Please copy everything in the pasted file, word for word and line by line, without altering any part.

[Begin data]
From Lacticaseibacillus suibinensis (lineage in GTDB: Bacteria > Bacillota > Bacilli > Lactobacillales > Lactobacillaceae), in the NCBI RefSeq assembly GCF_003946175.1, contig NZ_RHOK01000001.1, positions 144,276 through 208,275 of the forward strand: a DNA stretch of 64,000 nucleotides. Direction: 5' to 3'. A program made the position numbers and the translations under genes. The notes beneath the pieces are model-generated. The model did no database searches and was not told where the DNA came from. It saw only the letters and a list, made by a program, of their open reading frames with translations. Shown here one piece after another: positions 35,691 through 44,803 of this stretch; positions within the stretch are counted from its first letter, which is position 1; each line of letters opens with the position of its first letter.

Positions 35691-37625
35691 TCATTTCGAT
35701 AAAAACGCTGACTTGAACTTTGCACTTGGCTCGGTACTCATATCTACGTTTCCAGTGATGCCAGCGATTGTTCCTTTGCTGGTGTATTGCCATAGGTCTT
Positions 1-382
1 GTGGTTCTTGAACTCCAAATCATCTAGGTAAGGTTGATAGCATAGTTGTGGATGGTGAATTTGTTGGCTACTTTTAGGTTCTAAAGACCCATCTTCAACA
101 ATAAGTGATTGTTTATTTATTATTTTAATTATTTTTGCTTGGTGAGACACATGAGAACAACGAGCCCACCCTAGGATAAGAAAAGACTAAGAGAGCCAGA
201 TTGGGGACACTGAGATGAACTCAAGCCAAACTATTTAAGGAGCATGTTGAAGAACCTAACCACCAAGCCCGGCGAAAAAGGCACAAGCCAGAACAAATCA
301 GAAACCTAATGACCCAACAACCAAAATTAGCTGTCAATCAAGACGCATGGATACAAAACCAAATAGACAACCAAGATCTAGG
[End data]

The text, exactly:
From Lacticaseibacillus suibinensis (lineage in GTDB: Bacteria > Bacillota > Bacilli > Lactobacillales > Lactobacillaceae), in the NCBI RefSeq assembly GCF_003946175.1, contig NZ_RHOK01000001.1, positions 144,276 through 208,275 of the forward strand: a DNA stretch of 64,000 nucleotides. Direction: 5' to 3'. A program made the position numbers and the translations under genes. The notes beneath the pieces are model-generated. The model did no database searches and was not told where the DNA came from. It saw only the letters and a list, made by a program, of their open reading frames with translations. Shown here one piece after another: positions 35,691 through 44,803 of this stretch; positions within the stretch are counted from its first letter, which is position 1; each line of letters opens with the position of its first letter.

Positions 35691-37625
35691 TCATTTCGAT
35701 AAAAACGCTGACTTGAACTTTGCACTTGGCTCGGTACTCATATCTACGTTTCCAGTGATGCCAGCGATTGTTCCTTTGCTGGTGTATTGCCATAGGTCTT
Positions 1-382
1 GTGGTTCTTGAACTCCAAATCATCTAGGTAAGGTTGATAGCATAGTTGTGGATGGTGAATTTGTTGGCTACTTTTAGGTTCTAAAGACCCATCTTCAACA
101 ATAAGTGATTGTTTATTTATTATTTTAATTATTTTTGCTTGGTGAGACACATGAGAACAACGAGCCCACCCTAGGATAAGAAAAGACTAAGAGAGCCAGA
201 TTGGGGACACTGAGATGAACTCAAGCCAAACTATTTAAGGAGCATGTTGAAGAACCTAACCACCAAGCCCGGCGAAAAAGGCACAAGCCAGAACAAATCA
301 GAAACCTAATGACCCAACAACCAAAATTAGCTGTCAATCAAGACGCATGGATACAAAACCAAATAGACAACCAAGATCTAGG